In the tent, a different reality prevails.
Could Soph detect the tragedy unfolding around her?
We’ll never know because the modern CEO maintains the veil, until death, or the ghostwritten memoir, whichever comes first.
Filipe Toledo did not safety surf, proving that the changes to the wave from CT two to three, or the reverse were no impediment to high-risk, hi-fi surfing.
The left is his weakness. He fell early on his first try, then spiked a right with various potent concoctions including a rapid-fire reverse and a club sandwich which clicked so smoothly it made the crowd gasp. He made a wave on the next left attempt and then threw away his final right before shepherding his young daughter away from the water’s edge.
Precision is key said Kelly in the booth, perhaps unaware how ironically the machine both demanded and robbed surfers of the ability to achieve it.
Brisa Hennsesy took a more philosophical angle, declaring that the mise en scene was beautiful and her method was to pretend she was in the ocean and this was part of her fate in being born as a surfer.
That romanticism attracted me. Her surfing, not so much.
It was left to Courtney Conlogue to come up with the perfect blend of the philosophical, the artistic and the athletic on afternoon bonus runs. Her exaggerated soul-outs into the tube section, producing flamboyant late entries seemed perfectly formed homage to Terry Fitzgerald in Morning of the Earth. Even allowing for an under-score those waves rocketed her up the leaderboard.
Was the day going to go on forever?
In late afternoon light and an atmosphere tinged with melancholy, like the end of a child’s birthday party, as the last guest prepares to leave and the child looking at his Dad asks, “Does night really have to fall on my birthday” the last bonus runs of the day were held. The commentary team were tight-lipped on the schedule, the website obstinate in its refusal to yield information.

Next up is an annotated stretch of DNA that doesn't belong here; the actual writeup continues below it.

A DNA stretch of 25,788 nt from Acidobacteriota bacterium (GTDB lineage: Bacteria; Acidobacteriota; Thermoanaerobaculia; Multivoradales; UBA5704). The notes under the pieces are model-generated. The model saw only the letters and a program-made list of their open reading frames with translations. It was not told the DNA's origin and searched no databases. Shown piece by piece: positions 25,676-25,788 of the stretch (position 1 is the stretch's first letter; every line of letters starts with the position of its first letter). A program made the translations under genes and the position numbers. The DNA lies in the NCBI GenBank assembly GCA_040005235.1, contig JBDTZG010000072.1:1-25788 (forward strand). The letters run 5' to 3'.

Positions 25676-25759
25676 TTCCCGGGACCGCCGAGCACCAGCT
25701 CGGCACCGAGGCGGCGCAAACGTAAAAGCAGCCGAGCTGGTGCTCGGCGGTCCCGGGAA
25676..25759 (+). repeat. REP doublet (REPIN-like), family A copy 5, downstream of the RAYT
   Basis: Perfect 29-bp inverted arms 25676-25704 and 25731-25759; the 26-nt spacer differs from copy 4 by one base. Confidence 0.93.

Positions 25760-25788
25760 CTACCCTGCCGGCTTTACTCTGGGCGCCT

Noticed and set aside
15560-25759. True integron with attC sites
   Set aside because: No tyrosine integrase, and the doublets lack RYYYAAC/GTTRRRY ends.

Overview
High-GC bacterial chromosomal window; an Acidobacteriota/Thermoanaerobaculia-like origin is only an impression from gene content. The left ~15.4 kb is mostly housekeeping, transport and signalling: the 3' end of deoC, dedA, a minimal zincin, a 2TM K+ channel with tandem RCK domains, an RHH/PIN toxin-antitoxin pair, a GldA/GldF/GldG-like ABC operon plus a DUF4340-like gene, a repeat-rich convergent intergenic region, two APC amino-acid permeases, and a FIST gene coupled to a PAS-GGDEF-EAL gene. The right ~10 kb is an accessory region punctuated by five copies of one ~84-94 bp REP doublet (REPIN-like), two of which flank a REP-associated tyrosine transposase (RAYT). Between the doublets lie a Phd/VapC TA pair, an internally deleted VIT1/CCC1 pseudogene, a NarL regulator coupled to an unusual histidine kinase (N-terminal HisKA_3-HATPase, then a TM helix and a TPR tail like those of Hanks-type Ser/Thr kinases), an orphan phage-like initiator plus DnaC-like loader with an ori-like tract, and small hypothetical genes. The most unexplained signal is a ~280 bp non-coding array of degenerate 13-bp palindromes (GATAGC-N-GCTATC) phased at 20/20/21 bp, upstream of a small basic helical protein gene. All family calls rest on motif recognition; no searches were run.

Maybe it was going to go on forever.
Wade Carmichael crushed his left and improved the right.
Owen Wright mastered the low-risk, high-speed quasi-progressive surfing the basin demanded, first on the left with tail wafts and whips and a dramatic late-hit-to-freefall-tube-ride and then on the right, burrowing in on the outside tube section before unleashing a flurry of tight snaps.
For a man who had done no surfing for the day it was an impressive feat. Matched by few.
On a brown leather couch the man who had been thanked as a God by Deivid Silva a few minutes ago (“Thanks to God for the opportunity to ride more waves here”), the GOAT, Morpheus according to Ronnie Blakey, more Mephistophelean to me, watched his creation whirring on it’s tracks, the final perfect wave silhouetted in the scotopic light.
Men’s Freshwater Pro pres. by Outerknown Leaderboard Top 8
Gabriel Medina (BRA) 17.77
Filipe Toledo (BRA) 16.07
Owen Wright (AUS) 15.97
Jordy Smith (ZAF) 15.90
Griffin Colapinto (USA) 15.50
Italo Ferreira (BRA) 14.97
Wade Carmichael (AUS) 14.90
Willian Cardoso (BRA) 14.70
Women’s Freshwater Pro pres. by Outerknown Leaderboard Top 4
Johanne Defay (FRA) 17.50
Carissa Moore (HAW) 16.23
Caroline Marks (USA) 16.10
Courtney Conlogue (USA) 15.83